DATE: Thursday, October 23, 2014
TIME: Noon - 1:00 pm

SPEAKER: Julian Shun, CMU

TITLE: A Framework for Processing Large Graphs in Shared Memory

In the first part of the talk, we discuss Ligra, a shared-memory graph processing system that we recently developed. The framework has two very simple routines, one for mapping over edges and one for mapping over vertices. The routines can be applied to any subset of the vertices, which makes the framework useful for many graph traversal algorithms that operate on subsets of the vertices. Based on recent ideas used in a very fast algorithm for breadth-first search (BFS), the routines automatically adapt to the density of vertex sets. We implement several algorithms in this framework, including BFS, betweenness centrality, graph radii estimation, graph connectivity, PageRank and single-source shortest paths. Our algorithms expressed using this framework are very simple and concise, and perform almost as well as highly optimized code. Furthermore, they get good speedups on a 40-core machine and are sometimes significantly more efficient than previously reported results using graph frameworks on machines with many more cores.

In the second part of the talk, we discuss Ligra+, which integrates graph compression techniques into Ligra. On average, Ligra+ is able to represent graphs using about half of the space used by Ligra (which stores the graphs uncompressed). On a 40-core machine, the performance of Ligra+ is usually competitive with or faster than Ligra due to its smaller memory footprint. Our extensive experimental study shows that Ligra+ is able to support graphs using less memory, or much larger graphs using the same amount of memory, while performing as well as or faster than Ligra. As far as we know, Ligra+ is the first graph processing system to support a reasonably broad set of parallel graph algorithms on compressed graphs.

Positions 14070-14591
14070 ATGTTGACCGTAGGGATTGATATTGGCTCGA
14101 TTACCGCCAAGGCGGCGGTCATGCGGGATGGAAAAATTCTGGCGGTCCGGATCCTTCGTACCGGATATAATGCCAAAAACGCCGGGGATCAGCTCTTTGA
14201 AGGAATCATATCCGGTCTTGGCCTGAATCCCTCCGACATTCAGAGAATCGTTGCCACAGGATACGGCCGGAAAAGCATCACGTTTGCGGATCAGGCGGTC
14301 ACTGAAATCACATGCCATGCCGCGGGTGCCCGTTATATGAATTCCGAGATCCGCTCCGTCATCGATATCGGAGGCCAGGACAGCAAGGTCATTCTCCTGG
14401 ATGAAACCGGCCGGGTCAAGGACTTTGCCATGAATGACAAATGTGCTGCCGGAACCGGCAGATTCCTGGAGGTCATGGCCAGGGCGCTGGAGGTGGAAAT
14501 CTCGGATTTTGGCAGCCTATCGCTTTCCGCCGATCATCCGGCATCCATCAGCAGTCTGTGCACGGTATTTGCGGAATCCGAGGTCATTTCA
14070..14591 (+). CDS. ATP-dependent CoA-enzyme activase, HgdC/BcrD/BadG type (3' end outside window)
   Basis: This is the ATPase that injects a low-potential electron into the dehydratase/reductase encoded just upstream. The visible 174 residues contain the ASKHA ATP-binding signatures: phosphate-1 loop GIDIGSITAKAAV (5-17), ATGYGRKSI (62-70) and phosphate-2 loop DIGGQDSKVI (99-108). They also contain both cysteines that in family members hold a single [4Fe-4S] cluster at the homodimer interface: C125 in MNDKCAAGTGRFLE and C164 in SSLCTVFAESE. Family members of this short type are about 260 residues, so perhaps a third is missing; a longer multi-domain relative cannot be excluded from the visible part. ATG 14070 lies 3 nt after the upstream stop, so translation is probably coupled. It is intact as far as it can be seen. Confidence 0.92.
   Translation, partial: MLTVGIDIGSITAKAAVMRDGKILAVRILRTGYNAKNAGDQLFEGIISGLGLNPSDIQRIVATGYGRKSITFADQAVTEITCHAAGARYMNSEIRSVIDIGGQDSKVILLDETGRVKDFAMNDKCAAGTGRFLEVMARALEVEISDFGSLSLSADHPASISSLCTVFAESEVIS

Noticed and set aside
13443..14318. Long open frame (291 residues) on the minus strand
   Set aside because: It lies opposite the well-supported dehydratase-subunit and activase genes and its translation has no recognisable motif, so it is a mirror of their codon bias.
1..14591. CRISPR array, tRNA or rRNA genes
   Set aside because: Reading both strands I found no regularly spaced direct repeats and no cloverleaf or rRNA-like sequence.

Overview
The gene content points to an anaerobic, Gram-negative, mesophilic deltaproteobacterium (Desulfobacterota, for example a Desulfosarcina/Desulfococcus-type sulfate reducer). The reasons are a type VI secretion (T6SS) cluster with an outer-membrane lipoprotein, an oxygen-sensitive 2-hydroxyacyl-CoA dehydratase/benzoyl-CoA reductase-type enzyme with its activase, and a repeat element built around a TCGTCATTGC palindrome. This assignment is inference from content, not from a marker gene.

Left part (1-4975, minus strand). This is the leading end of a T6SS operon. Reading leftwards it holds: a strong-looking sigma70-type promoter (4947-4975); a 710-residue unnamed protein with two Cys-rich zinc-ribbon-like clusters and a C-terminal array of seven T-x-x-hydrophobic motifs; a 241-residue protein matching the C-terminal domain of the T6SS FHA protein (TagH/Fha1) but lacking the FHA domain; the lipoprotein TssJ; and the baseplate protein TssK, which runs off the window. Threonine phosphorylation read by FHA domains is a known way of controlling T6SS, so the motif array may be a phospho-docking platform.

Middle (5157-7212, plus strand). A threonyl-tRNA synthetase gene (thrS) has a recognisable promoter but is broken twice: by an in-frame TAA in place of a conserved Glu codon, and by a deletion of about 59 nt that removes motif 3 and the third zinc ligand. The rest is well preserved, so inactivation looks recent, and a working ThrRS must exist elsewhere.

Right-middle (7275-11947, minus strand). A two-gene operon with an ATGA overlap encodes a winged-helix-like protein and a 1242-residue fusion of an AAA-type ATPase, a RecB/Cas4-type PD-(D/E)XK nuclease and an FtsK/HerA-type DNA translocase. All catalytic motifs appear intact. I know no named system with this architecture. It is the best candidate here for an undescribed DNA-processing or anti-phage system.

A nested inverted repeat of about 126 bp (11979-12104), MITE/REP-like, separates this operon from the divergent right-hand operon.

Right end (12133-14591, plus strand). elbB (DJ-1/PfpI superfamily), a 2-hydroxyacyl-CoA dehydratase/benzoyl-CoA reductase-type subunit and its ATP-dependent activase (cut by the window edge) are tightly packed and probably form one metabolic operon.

Julian Shun is currently a Ph.D. student in Computer Science at Carnegie Mellon University, and is advised by Guy Blelloch. He is interested in developing large-scale parallel algorithms for graph processing, and parallel string algorithms and data structures. He is also interested in designing methods for writing deterministic parallel programs and benchmarking parallel programs. Julian obtained his undergraduate degree in Computer Science from UC Berkeley.

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